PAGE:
David James Bancroft was born in Sioux City, Iowa. The shortstop helped the Philadelphia Phillies to the National League pennant as a rookie in 1915. He reportedly hollered "Beauty" every time a Phillies pitcher threw a good pitch, earning Bancroft that same nickname. In his first year with Philadelphia, Bancroft had a remarkable 892 chances at his shortstop position, an average of nearly six per game. Seven seasons later, he would have nearly 1,000 chances at short.
Bancroft spent 19 seasons in the majors with the Phillies, Giants, Braves, and Dodgers. He also managed the Braves during his four years in Boston, from 1924 through 1927.
Bancroft was inducted into the Hall in 1971. His plaque reads,
"Set Major League Record For Chances Handled By A Shortstop In A Season--984 in 1922. Led League In Putouts For Shortstops In 1918-1920-1921-1922. Hit .319 in 1921, .321 in 1922, And .304 In 1923 With New York Giants. Hit .319 In 1925 And .311 In 1926 With Boston. Player-Manager Of Braves, 1924-1927."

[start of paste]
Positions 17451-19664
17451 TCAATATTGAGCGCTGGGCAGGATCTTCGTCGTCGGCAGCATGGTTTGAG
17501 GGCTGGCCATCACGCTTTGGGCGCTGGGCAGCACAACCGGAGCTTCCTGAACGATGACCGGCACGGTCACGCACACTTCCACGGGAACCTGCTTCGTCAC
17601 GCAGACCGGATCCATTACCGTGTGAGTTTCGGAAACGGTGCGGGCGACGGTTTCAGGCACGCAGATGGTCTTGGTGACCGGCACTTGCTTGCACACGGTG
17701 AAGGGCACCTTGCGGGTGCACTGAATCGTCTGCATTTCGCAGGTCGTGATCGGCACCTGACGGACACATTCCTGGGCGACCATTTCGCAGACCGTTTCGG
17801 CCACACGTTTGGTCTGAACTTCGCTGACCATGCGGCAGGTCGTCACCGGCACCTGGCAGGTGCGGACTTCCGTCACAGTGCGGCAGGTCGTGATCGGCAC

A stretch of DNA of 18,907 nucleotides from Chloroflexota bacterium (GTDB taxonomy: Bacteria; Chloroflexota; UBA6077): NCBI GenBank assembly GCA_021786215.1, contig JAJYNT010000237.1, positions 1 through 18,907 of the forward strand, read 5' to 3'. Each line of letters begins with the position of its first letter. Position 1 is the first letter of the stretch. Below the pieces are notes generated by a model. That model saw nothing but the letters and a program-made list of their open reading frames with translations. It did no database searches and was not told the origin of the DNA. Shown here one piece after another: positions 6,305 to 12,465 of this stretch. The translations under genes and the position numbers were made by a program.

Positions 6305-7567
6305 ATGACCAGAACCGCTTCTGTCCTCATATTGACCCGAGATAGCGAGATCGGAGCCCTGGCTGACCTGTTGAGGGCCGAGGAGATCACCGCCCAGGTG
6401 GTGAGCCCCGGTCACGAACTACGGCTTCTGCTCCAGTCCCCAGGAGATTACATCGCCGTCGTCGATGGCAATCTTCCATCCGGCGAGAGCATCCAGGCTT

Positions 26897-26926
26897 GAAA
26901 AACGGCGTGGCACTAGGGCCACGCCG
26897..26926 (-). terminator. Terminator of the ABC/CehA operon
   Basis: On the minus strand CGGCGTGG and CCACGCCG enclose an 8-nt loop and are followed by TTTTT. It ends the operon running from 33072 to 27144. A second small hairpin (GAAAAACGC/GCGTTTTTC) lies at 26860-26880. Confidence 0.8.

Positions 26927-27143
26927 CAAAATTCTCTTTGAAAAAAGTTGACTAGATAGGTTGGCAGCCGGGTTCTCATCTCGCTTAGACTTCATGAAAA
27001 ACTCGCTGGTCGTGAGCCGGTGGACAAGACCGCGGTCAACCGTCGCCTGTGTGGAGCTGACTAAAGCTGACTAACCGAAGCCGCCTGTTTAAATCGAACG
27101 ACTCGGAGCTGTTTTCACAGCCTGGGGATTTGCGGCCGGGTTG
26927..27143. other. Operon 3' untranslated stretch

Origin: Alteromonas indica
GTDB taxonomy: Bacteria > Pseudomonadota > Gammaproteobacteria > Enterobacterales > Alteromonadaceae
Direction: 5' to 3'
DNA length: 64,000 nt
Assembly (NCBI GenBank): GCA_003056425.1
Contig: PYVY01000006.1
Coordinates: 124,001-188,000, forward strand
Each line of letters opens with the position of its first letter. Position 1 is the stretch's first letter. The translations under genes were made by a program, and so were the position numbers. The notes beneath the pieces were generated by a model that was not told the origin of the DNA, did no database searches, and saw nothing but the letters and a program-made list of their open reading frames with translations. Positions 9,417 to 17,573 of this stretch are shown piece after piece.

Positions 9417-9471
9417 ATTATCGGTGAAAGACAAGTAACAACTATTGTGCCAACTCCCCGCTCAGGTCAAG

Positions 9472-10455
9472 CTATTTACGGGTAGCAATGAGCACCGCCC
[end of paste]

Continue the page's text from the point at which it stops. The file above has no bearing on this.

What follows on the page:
J. Leslie (J.L.) Wilkinson was born in Algona, Iowa. According to the National Baseball Hall of Fame, he was "the principal owner of the Kansas City Monarchs from 1920-48, one of the most dominant Negro Leagues teams ever assembled." Wilkinson's players included an impressive list of future Hall of Famers including Cool Papa Bell, Satchel Paige, Jackie Robinson, and Ernie Banks."
Inducted into the National Baseball Hall of Fame in 2006, Wilkinson's plaque says,
"An Innovative And Generous Owner Who Founded And Operated The Kansas City Monarchs From 1920-1948. Respected For Honesty And Fairness With His Players. His Monarchs Dominated Black Baseball, Winning The Most League Titles, Plus Two Negro Leagues World Series Championships. Created Multi-Racial All-Nations Brainstorming Team That Flourished From 1912-18, Then Help Found Negro National League In 1920. Devised Portable Lighting System Which Allowed Teams To Play Night Games And Help Survive The Great Depression. Sent More Players, Including Jackie Robinson, To Major Leagues Than Any Other Negro Leagues Owner."
Amazingly, no one born in Iowa has had a career fitting of the National Baseball Hall of Fame since Bob Feller left the field for the final time in 1956. That's not likely to change any time soon.
A total of 225 Iowa-born players have appeared in Major League Baseball through the years. The longest-tenured current player is Michael Wacha of the Boston Red Sox. The Iowa City, Iowa native just completed his 10th season. He's won 74 games.